PowerShell HTML Color Temperature Scale

The following function is a representation of a formula I’ve worked on-and-off with for the past several years.  I often like to represent a value with a “common” temperature gradient which goes gradually from blue through green and yellow to eventually red.  In short, something like this:

TemperatureScale

Or, representing percent in steps of 10 as an example:

0 10 20 30 40 50 60 70 80 90 100

As it would turn out, this isn’t as simple as it first seems.  Ultimately, I ended up with the following 3 distinct gradient calculations (values going from 0-255)

First third: starting with a blue RGB of 64,128,255, gradually increase Green and reduce Blue.
Second third: gradually increase Red, keep Green steady, and phase out Blue.
Third third: gradually phase out Green, leaving just Red.

I’ve written 3 functions in the following code section.  The first one returns an object with the separate RGB components; the second returns the hex code value; the third is a quick way of generating a reference bar (such as the two I’ve included above).

Function TemperatureColor([double]$percent)
{
    [int]$weight=($percent/100.0)*768.0
    $color=New-Object PSObject -Property @{Red=255;Green=255;Blue=255}
    if($weight -ge 768) { $Color.Red=255; $Color.Green=0; $Color.Blue=0 }
    elseif($Weight -ge 512) { $Color.Red=255; $Color.Green=768-$weight; $Color.Blue=0 }
    elseif($Weight -ge 256) { $Color.Red=($weight-256)*0.75+64; $Color.Green=255; $Color.Blue=255-($weight/2) }
    elseif($Weight -ge 0)   { $Color.Red=64; $Color.Green=128+($weight/2); $Color.Blue=255-($weight/2) }
    else { $Color.Red=255; $Color.Green=255; $Color.Blue=255 }
    $Color.Red=[int]$Color.Red
    $Color.Green=[int]$Color.Green
    $Color.Blue=[int]$Color.Blue
    $Color
}

Function HexColor($Percent)
{
$Color=TemperatureColor($Percent)
    "{0:x2}{1:x2}{2:x2}" -f $Color.Red,$Color.Green,$Color.Blue
}

Function TemperatureScaleTable {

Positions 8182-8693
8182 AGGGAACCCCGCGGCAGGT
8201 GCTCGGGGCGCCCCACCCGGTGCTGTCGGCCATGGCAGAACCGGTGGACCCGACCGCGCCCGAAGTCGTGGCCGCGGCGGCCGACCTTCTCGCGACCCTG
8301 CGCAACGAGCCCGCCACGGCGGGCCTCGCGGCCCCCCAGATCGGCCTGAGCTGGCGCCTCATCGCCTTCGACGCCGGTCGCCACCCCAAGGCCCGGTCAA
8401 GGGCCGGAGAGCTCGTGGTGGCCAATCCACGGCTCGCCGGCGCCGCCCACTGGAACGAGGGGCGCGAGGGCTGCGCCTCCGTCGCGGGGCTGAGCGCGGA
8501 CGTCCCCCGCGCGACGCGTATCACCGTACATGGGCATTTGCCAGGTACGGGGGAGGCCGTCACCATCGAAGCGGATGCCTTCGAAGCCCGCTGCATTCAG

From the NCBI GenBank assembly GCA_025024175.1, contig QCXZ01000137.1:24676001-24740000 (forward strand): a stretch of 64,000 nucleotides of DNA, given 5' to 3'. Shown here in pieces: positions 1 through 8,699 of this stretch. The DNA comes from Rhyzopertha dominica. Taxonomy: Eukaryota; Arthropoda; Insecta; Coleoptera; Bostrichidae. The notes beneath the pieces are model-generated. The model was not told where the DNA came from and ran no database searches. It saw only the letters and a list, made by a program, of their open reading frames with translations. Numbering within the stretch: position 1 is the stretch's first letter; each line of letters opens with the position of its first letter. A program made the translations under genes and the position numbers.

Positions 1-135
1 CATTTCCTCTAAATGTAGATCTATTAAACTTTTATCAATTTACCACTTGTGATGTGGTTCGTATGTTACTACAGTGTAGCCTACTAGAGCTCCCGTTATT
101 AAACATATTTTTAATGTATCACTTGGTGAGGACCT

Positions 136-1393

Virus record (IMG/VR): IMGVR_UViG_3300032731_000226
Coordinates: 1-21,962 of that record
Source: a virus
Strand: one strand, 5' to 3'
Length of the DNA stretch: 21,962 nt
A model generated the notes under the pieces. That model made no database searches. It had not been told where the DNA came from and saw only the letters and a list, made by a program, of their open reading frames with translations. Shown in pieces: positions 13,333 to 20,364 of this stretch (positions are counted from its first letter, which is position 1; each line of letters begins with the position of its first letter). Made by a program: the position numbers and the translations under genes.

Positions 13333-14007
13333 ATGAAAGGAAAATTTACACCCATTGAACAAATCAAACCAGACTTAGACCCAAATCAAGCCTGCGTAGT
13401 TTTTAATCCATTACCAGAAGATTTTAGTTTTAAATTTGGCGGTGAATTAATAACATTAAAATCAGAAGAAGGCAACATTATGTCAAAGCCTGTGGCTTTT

[CmdletBinding()]
Param(
    [Parameter(Mandatory=$false,Position=0)][double]$Step=5,
    [Parameter(Mandatory=$false,Position=1)][Switch]$Reverse=$false,
    [Parameter(Mandatory=$false,Position=2)][Switch]$NoValue,
    [Parameter(Mandatory=$false,Position=3)][Switch]$NoBorder,
    [Parameter(Mandatory=$false,Position=4)][int]$CellWidth=5
)
    if($NoBorder)
    {
        $html="<TABLE style=""border: 0px; border-collapse: collapse;"">"
    } else {
        $html="<TABLE>"
    }
    $html+="<TR style=""height: 20px"">"

    For($i=0;$i -le 100; $i+=$step)
    {
        $v=$i
        $width=""
        if($Reverse) { $v=100-$i }
        if($NoValue) { $v=" ";$width="width: $($CellWidth)px" }
        $html+="<td style=""background-color: #$(HexColor($i)); $width"">$v</td>"
    }
    $html+="</TR></TABLE>"
    $html | Out-String
}

The two bars above were generated with the following code:

TemperatureScaleTable -Step 1 -CellWidth 1 -NoValue -NoBorder
TemperatureScaleTable -Step 10

The parameters for TemperatureScaleTable let you change the number of values and even reverses those values (if you want 100=blue and 0=red).

In my next post, I’ll show you how to make use of this function to create a color-coded disk volume report that quickly shows you your “hot spots” where you may be low on disk space.

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